WASHINGTON — Electric vehicles (EVs) can play a complementary and synergistic role with ethanol-based, high-octane liquid fuels, providing American drivers with even greater choice and better environmental performance in the future, Renewable Fuels Association President and CEO Bob Dinneen testified this morning before the House Energy and Commerce Subcommittee on Environment.
“We believe the future is bright for U.S.-produced ethanol and other emerging biofuel technologies,” Dinneen said in prepared testimony. “There is no disagreement that new technologies will coexist with conventional technology; they are not mutually exclusive….Indeed, emerging technologies that utilize ethanol’s unique properties in hybrid electric technology, and even fuel-cell powered vehicles, demonstrate that low-carbon ethanol and electricity can be a winning solution to address future climate and energy security issues,” he noted.
“…[W]e see electric vehicles as fellow travelers on our road toward energy independence and de-carbonization. It will take all innovative technologies for us to succeed,” Dinneen continued.
However, to ensure this symbiosis continues to develop, a level playing field is needed, Dinneen explained. “While EVs will undoubtedly play an expanding role in the future of our transportation sector, it is imperative that energy, environmental, and transportation policies are designed in a manner that ensures a level playing field and fair market access for all future vehicle and fuel options.”
Dinneen also told the subcommittee:
- Pairing advanced internal combustion engine technologies with high octane, low carbon (HOLC) fuels would result in low-cost fuel economy and emissions benefits in the near term: “Studies using a high octane, mid-level ethanol blend also demonstrate that fuel economy and vehicle range using HOLC blends like E25 and E30 is equivalent or superior to performance using E10, even though the E25 and E30 blends have lower energy density;”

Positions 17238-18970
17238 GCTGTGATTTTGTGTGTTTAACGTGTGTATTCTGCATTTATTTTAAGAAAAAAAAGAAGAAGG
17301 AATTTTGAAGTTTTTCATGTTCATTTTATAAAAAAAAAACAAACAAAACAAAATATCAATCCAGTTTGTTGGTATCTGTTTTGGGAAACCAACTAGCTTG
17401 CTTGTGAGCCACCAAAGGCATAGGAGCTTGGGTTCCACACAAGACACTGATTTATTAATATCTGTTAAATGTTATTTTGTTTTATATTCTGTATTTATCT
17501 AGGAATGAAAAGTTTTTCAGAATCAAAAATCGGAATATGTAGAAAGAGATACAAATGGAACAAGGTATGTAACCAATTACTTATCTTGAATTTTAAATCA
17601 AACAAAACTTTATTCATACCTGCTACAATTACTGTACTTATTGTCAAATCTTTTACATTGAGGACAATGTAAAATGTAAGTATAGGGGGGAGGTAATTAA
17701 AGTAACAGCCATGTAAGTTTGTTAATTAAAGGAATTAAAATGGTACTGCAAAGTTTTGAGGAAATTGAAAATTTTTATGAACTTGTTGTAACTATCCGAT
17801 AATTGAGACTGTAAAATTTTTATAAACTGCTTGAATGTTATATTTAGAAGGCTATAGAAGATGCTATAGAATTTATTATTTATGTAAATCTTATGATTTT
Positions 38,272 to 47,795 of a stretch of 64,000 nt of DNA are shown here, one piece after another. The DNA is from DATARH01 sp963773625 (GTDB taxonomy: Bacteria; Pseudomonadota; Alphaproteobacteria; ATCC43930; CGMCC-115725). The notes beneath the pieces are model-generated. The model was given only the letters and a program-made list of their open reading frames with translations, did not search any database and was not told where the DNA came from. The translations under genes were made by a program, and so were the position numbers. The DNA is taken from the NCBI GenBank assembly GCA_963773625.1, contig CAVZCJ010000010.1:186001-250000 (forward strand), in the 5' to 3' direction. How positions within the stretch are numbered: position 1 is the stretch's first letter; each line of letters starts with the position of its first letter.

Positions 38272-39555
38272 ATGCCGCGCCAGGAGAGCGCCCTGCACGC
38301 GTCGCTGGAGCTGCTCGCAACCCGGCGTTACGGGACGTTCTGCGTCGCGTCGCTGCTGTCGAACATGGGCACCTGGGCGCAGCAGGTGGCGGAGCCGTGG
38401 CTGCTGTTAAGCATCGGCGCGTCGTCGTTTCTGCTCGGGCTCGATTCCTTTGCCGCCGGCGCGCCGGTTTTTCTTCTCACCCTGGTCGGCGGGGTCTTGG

- Increasing octane should not come at the expense of air quality, carbon emissions, or human health. Without protecting public health, “there is the potential that increasing gasoline octane could result in unnecessary backsliding on criteria air pollutants, air toxics, and other harmful emissions linked to certain high-octane hydrocarbons. When it comes to air quality and human health, not all octane sources are created equal. Ethanol reduces criteria pollutants, and is the only source of octane that is truly renewable and results in a significant reduction in carbon;” and
- Existing fuel policies, specifically the Renewable Fuel Standard, need to be implemented as designed, to maximize renewable energy technologies. “…EPA is currently undermining the program’s effectiveness by systematically destructing biofuel demand at the expense of consumers demanding choice and savings at the pump, and farmers facing economic peril as the cost of production increasingly exceeds market prices….EPA’s attack on the RFS must end. The agency should work toward demand creation by allowing the year-round use of higher ethanol blends and cease its demand destruction campaign,” he said. EPA’s recent “actions send the wrong signals to the fuel producers and automakers who are poised to make huge investments in the next generation of fuels and vehicles.”
To view a full copy of Dinneen’s prepared testimony, click here